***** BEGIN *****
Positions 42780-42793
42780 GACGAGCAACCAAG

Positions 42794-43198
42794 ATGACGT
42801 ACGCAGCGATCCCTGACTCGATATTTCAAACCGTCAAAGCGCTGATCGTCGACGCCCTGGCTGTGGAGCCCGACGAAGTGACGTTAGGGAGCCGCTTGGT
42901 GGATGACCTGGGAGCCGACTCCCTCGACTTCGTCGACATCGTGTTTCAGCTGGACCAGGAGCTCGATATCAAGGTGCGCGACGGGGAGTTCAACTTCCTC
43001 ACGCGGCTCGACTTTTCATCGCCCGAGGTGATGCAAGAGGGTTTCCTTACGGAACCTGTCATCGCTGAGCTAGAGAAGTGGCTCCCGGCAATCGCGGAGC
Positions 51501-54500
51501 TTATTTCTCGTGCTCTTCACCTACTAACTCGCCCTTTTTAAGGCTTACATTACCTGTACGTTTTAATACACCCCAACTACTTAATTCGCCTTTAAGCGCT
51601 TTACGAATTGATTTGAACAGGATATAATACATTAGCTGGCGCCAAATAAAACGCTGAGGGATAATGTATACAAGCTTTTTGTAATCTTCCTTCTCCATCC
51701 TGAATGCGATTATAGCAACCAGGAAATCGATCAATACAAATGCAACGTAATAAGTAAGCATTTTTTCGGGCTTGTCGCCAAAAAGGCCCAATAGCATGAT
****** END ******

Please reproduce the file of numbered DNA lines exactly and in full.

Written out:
Positions 42780-42793
42780 GACGAGCAACCAAG

Positions 42794-43198
42794 ATGACGT
42801 ACGCAGCGATCCCTGACTCGATATTTCAAACCGTCAAAGCGCTGATCGTCGACGCCCTGGCTGTGGAGCCCGACGAAGTGACGTTAGGGAGCCGCTTGGT
42901 GGATGACCTGGGAGCCGACTCCCTCGACTTCGTCGACATCGTGTTTCAGCTGGACCAGGAGCTCGATATCAAGGTGCGCGACGGGGAGTTCAACTTCCTC
43001 ACGCGGCTCGACTTTTCATCGCCCGAGGTGATGCAAGAGGGTTTCCTTACGGAACCTGTCATCGCTGAGCTAGAGAAGTGGCTCCCGGCAATCGCGGAGC
Positions 51501-54500
51501 TTATTTCTCGTGCTCTTCACCTACTAACTCGCCCTTTTTAAGGCTTACATTACCTGTACGTTTTAATACACCCCAACTACTTAATTCGCCTTTAAGCGCT
51601 TTACGAATTGATTTGAACAGGATATAATACATTAGCTGGCGCCAAATAAAACGCTGAGGGATAATGTATACAAGCTTTTTGTAATCTTCCTTCTCCATCC
51701 TGAATGCGATTATAGCAACCAGGAAATCGATCAATACAAATGCAACGTAATAAGTAAGCATTTTTTCGGGCTTGTCGCCAAAAAGGCCCAATAGCATGAT